Monday, May 4, 2009

Spider-Palm: Number 1

One of my anatomy students has asked me to explain Spider-Man's web squirting ability in one of my posts. How could I resist the opportunity to make jokes about the sticky palms of teenage males? I couldn't. I didn't even try. But I will try to keep myself in check and only crack wise at every fifth opportunity.

In both the comic and the movie (starring Toby Maguire as Peter Parker and directed by Sam Raimi), Peter is bitten by a genetically altered radioactive spider whose venom transforms Parker physically into the Spider-Man.

As we all know, Spider-Man's biological web making skills are not an issue in the comic book because although Parker was bitten by a spider, he devised a mechanical device that he straps to his wrist, by which to spin a web (any size!)

Steve Ditko drawing from Amazing Fantasy 15
(Being married to a cartoonist comes in handy!)

For this particular film, my challenge is to support the story by explaning the physiology behind the physical metamorphosis that Parker undergoes in teh movie. Let's start with his reaction to the spider's bit.

Here's a riddle: What do you get when you cross malaria with measles, Lyme disease, AIDS, and the flu? The answer is: Flu like symptoms! Ha! Ha!

Whenever your body is invaded by a pathogen, you fight it off in the best way you know how, which often means an elevated body temperature (fever) and some other events that help to boost up your immune system. The result is headache, malaise, muscle aches, fatigue, chills, etc. It doesn't matter whether the pathogen is something that will kill you or just make you miserable for a week, you body will usually respond the same way to practically anything.

So Parker gets bit by the spider and what happens? He ends up in bed with flu like symptoms or something. He sweats, he's shaky, a little delirious, probably has a headache, etc.

Flu like symptoms
He also develops some lesions on his skin. Some diseases, like chicken pox or measles cause skin lesions, but can skin eruptions be the result of insect bites? Sure, a common disease caused by an insect bite is Lyme disease(1), which produces a bulls-eye rash at the site of the bite. Come to think of it, Parker gets a tiny bulls-eye rash at the bite, and skin lesions as well. Maybe the spider is also a vector for a radioactive bacteria? No... that's crazy.

Parker gets a bunch of other welts over his forearms and not just at the site of the sting. commonly, one would only find a skin lesion at the area of the bite. Perhaps Parker is having an allergic reaction(2) to the radioactive spider venom. As far as make up goes, those hives (urticaria) are good and pronounced, but personally I'd like to see them pinker.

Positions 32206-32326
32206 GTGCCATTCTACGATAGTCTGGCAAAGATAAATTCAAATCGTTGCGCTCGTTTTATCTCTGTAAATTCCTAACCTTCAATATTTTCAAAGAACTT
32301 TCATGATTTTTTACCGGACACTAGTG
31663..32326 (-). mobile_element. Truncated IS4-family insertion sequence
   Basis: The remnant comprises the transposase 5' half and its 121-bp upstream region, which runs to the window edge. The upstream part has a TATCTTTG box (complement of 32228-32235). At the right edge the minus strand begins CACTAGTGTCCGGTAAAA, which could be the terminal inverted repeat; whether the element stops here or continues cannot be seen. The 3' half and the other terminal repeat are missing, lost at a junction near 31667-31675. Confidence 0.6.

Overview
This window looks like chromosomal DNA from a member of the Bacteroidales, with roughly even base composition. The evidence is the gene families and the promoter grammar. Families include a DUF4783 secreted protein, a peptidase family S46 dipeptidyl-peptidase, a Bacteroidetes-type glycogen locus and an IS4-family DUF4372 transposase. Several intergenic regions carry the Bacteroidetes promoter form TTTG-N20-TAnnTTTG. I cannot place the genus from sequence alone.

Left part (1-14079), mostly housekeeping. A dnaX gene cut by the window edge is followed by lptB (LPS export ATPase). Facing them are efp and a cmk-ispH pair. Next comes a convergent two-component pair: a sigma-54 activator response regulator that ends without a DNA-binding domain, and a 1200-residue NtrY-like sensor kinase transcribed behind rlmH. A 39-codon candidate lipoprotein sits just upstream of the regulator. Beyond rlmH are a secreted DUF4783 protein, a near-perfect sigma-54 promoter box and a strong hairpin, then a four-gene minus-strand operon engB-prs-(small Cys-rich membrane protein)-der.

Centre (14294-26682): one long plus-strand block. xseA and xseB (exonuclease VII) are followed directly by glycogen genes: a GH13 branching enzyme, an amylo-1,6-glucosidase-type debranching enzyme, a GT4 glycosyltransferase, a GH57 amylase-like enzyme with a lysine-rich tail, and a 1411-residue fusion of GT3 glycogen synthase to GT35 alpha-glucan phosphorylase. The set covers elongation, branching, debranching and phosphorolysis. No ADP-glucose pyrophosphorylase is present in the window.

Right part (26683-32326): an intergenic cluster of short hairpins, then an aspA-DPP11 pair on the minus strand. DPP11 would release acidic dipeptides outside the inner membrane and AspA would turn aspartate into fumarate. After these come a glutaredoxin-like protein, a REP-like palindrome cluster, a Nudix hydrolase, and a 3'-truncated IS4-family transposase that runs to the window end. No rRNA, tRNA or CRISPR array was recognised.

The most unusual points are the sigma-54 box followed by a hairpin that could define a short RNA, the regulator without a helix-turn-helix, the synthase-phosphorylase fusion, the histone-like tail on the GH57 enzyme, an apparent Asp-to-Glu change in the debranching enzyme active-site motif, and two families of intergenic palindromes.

The welts work for allergic urticaria as is, but pink or ruddy skin indicates a perfusion of blood in the tissues' capillary beds. If Parker is undergoing a physical metamorphosis, that process is going to require a lot of oxygen, nutrients, and waste removal, all of which would happen via the blood. A little more rouge would boost authenticity.

Parker's flu like symptoms are not only a sign of his body's attempts to combat the spider's venom, but also a sign of his heightened metabolism, as his cells transform themselves and reorganize his body into that of a super-strong creature able to squirt adhesive fluid from more than the usual places.

How did he do it? How did his body grow a bunch of liquid web that would propel itself out of his wrists? Here's the magic cell that I say did most of the work...

The amazing fibroblast!

For more amazing adventures, stay tuned for the next post!

1. Lyme disease is caused by a tick that carries bacteria in its saliva. The tick is a vector for disease, meaning it does not cause the disease itself, it carries the organism that causes it in its mouth. The bacteria are then transmitted to a new host and the host, if it's a person, develops Lyme Dissease.
2. Allergies to many stings are a Type I hypersensitivity reaction. An allergic victim of a sting can experience a severe reaction at the site of the bite, but also in other areas, such as the airway. Hives and swelling of the respiratory passages are common, and if severe enough can lead to death. It's possible that Parker is having a milder allergic reaction, although the welts would probably happen before he could get home. What an embarrassment! To be all welted up on a school bus, eyes watering, itching like crazy, wheezing, etc. and under the gaze of the girl you have a crush on, Mary Jane Watson (Kirsten Dunst)

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